The titular bank is the Royal Bank of Scotland and earlier in the month, one of its analysts, Andrew Roberts, had put out a note warning investors that 2016 will be a ?fairly cataclysmic year.?
Roberts even went as far as writing, ?sell everything except high-quality bonds.? In the note, he highlighted some of the major problems confronting the world now, from volatility in China?s financial markets to the declining price of oil and a currency war. There are more.
In short, ?we think investors should be afraid,? Roberts wrote.
While most of what he mentioned are real issues that the…
The titular bank is the Royal Bank of Scotland and earlier in the month, one of its analysts, Andrew Roberts, had put out a note warning investors that 2016 will be a “fairly cataclysmic year.”
Roberts even went as far as writing, “sell everything except high-quality bonds.” In the note, he highlighted some of the major problems confronting the world now, from volatility in China’s financial markets to the declining price of oil and a currency war. There are more.
In short, “we think investors should be afraid,” Roberts wrote.
While most of what he mentioned are real issues that the world is grappling with at the moment, there are ways for investors to shy away from his advice and being afraid.
Six reasons not to panic
The Motley Fool Singapore has a free weekly investing newsletter called Take Stock Singapore which is penned by my colleague David Kuo. In the most recent edition of the newsletter, David mentioned how six major economies in the world (namely that of China, the U.S., Japan, Germany, the UK, and France) are all slowly moving in the right direction.
That may be cause for some optimism. Growing economies should, over the long-run, translate into growing values for businesses, which in turn is what drives stock prices.
Getting ready for shopping
But, it’s worth noting that the stock market does not always move in lock-step with economic improvements. The stock market can be way more volatile than the signal of increasing business values. And if panic hits, then that may be shopping time!
This is applicable whether you are a deep value investor seeking companies that are cheap in relation to book values – such as SembCorp Industries Limited (SGX: U96) and Keppel Corporation Limited (SGX: BN4) at the moment (both companies are currently selling for less than their book values) – or a growth investor seeking to invest in a fast-growing company such as Raffles Medical Group Ltd (SGX: R01).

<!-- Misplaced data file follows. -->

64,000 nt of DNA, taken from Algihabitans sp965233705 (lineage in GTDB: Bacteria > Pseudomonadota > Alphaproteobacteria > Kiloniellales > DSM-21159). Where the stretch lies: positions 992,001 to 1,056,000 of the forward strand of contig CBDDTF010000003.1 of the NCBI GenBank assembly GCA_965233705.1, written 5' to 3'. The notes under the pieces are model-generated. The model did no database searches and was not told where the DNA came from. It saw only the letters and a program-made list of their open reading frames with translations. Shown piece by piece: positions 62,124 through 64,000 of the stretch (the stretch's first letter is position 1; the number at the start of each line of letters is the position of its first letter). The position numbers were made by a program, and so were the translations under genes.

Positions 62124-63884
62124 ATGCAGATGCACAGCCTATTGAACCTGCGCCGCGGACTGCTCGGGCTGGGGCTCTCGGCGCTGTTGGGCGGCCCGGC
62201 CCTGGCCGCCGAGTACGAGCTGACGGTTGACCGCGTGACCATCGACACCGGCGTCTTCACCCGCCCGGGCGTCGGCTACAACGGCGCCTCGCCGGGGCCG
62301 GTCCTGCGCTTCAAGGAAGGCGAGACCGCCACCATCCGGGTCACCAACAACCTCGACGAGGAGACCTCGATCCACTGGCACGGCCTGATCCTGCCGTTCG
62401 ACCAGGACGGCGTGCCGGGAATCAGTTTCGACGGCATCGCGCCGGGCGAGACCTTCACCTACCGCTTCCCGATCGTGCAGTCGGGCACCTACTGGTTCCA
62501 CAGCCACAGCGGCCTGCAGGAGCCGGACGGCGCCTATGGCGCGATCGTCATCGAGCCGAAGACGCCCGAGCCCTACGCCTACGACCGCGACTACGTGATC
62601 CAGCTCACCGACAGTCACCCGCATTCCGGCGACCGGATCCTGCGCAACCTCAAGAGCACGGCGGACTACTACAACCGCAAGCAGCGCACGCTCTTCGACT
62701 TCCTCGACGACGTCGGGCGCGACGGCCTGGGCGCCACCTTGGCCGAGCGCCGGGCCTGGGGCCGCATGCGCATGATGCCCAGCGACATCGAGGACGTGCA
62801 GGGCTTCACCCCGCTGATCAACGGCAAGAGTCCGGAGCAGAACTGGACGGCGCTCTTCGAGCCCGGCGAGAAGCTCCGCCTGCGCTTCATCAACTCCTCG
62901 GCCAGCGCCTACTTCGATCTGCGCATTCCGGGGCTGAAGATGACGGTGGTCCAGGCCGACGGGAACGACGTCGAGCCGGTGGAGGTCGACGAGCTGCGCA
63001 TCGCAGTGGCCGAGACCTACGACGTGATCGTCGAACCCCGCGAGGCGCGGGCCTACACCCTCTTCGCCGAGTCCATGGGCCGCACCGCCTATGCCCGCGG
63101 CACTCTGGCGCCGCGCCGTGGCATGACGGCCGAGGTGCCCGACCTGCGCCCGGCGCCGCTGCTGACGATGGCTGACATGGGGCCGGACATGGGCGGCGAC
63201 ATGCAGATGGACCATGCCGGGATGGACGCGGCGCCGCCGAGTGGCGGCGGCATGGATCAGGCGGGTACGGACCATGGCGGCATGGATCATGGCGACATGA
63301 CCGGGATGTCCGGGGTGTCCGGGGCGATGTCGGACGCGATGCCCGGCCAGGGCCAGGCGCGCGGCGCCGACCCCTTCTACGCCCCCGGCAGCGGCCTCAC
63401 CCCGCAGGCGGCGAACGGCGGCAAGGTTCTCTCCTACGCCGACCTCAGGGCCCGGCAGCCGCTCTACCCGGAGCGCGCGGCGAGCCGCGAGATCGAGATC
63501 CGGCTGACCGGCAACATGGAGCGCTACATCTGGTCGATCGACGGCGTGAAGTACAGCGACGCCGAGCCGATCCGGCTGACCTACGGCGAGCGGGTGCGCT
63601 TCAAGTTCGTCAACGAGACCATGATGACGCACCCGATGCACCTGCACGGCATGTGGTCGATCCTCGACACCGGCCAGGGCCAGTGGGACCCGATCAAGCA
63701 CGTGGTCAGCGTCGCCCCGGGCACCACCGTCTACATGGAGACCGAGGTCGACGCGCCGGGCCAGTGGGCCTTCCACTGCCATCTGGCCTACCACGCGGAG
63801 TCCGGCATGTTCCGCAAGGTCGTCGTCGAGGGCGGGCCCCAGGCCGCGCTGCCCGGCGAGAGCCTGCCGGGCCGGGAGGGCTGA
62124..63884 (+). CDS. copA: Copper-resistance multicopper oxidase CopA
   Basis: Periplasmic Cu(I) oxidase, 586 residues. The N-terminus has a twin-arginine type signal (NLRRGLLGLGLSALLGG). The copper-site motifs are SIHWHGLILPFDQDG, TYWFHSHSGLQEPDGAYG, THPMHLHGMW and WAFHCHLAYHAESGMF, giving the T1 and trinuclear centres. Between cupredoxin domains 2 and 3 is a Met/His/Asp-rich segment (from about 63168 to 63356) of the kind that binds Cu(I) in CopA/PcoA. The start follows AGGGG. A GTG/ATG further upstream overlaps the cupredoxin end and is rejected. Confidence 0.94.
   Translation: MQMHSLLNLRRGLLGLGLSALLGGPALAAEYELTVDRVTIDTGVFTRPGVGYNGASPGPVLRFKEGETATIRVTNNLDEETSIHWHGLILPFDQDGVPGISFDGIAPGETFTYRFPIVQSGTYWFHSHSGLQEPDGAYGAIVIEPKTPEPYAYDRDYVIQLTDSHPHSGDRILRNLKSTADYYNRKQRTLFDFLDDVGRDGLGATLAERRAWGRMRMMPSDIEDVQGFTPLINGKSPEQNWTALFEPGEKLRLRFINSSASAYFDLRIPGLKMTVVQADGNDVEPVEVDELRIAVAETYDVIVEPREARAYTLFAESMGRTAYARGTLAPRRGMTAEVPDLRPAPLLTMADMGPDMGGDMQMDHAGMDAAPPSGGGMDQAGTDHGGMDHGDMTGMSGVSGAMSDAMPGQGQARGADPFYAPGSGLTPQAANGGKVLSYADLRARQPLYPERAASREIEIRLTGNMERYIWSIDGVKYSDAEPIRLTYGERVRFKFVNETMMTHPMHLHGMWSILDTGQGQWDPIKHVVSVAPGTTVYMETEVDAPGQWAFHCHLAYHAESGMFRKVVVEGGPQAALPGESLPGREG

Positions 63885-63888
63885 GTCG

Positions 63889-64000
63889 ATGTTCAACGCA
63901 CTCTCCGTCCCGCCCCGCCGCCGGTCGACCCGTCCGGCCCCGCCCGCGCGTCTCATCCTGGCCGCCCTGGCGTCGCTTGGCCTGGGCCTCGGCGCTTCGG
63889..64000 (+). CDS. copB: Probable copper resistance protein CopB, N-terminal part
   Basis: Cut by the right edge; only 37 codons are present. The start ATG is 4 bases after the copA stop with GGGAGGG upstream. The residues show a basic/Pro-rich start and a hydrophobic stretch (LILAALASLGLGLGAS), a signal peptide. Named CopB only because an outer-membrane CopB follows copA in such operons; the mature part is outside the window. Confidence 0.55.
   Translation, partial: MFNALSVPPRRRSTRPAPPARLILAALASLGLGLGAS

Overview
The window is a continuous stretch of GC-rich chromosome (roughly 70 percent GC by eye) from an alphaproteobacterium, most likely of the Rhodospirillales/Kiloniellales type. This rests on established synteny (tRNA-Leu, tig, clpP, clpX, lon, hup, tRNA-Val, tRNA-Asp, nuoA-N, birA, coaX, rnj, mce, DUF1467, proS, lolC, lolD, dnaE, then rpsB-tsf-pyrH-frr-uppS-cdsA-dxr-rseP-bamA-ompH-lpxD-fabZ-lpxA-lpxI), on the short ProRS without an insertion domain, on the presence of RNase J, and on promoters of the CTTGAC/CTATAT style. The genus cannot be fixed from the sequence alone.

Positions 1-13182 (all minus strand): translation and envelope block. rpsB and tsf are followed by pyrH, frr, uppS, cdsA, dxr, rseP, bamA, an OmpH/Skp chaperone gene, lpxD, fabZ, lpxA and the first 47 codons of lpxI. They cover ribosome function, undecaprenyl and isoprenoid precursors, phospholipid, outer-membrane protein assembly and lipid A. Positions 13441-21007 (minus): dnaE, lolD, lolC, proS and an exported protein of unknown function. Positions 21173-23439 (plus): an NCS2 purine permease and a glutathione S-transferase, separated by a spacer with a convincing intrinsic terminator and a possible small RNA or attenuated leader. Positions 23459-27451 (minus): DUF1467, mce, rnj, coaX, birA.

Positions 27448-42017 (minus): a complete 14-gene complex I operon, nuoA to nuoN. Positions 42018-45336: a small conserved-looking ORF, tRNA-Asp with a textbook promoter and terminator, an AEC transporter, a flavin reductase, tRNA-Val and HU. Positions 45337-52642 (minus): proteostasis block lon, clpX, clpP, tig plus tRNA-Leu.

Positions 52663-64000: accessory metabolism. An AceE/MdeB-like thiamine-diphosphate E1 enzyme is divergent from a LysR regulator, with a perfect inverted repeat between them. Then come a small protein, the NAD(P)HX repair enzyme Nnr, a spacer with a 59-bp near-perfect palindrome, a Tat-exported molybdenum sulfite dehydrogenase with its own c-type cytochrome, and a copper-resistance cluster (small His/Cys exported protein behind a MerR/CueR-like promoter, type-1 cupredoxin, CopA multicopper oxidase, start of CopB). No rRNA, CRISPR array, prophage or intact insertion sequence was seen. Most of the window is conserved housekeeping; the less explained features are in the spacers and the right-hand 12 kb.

|Company||Price-to-book value (15 January 2016)|
Source: S&P Capital IQ
The former group of shares, though already cheap, might become even cheaper whereas the latter group may become more affordable. High-growth companies rarely come cheap and that’s true of Raffles Medical too. My colleague Chong Ser Jing had previously showed how Raffles Medical’s price-to-earnings (PE) ratio had rarely dropped below 20 over the decade ended June 2015.
But, shopping time is for investors with cash. How about those who are already invested in the stock market? Good question – that’s something I’ve discussed previously right here.
What to do now
The legendary investor Benjamin Graham was believed to have said that the the market is a voting machine in the short run, but a weighing machine in the long run. Though stock prices can – and often does – fluctuate over the short-term due to countless unpredictable reasons, in the long-term, it is the value of businesses that matter.
Thus, as investors, I believe that, if there is a tenet that we can hold onto, it is the idea that businesses carry an intrinsic value. As long as we understand the intrinsic value of our investments (and provided our analysis is correct!), there isn’t much to be worried of.
So my question to you is, do you understand the intrinsic value of your investments?
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The information provided is for general information purposes only and is not intended to be personalised investment or financial advice. Motley Fool Singapore contributor Lawrence Nga doesn’t own shares in any companies mentioned.